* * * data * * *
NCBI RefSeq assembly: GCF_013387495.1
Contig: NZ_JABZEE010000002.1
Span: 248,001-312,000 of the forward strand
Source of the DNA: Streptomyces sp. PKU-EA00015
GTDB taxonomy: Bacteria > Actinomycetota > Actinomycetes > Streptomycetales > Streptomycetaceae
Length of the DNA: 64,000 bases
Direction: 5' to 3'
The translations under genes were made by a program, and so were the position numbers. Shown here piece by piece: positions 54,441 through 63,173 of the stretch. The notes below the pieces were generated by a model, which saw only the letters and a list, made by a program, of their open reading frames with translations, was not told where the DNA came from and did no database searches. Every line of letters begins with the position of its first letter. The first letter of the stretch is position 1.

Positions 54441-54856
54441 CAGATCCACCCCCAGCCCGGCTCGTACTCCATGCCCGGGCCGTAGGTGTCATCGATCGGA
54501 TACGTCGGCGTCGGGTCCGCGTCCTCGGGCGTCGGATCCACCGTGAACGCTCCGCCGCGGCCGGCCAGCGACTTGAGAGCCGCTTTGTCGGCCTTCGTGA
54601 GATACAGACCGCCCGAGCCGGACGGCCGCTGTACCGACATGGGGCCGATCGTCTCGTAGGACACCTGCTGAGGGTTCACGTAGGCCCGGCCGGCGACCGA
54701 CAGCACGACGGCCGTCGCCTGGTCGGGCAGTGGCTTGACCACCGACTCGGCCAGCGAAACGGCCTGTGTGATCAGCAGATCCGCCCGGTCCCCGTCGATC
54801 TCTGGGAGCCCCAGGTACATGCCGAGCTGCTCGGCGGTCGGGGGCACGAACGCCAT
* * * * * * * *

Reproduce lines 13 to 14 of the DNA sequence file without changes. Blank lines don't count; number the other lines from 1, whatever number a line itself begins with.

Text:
54701 CAGCACGACGGCCGTCGCCTGGTCGGGCAGTGGCTTGACCACCGACTCGGCCAGCGAAACGGCCTGTGTGATCAGCAGATCCGCCCGGTCCCCGTCGATC
54801 TCTGGGAGCCCCAGGTACATGCCGAGCTGCTCGGCGGTCGGGGGCACGAACGCCAT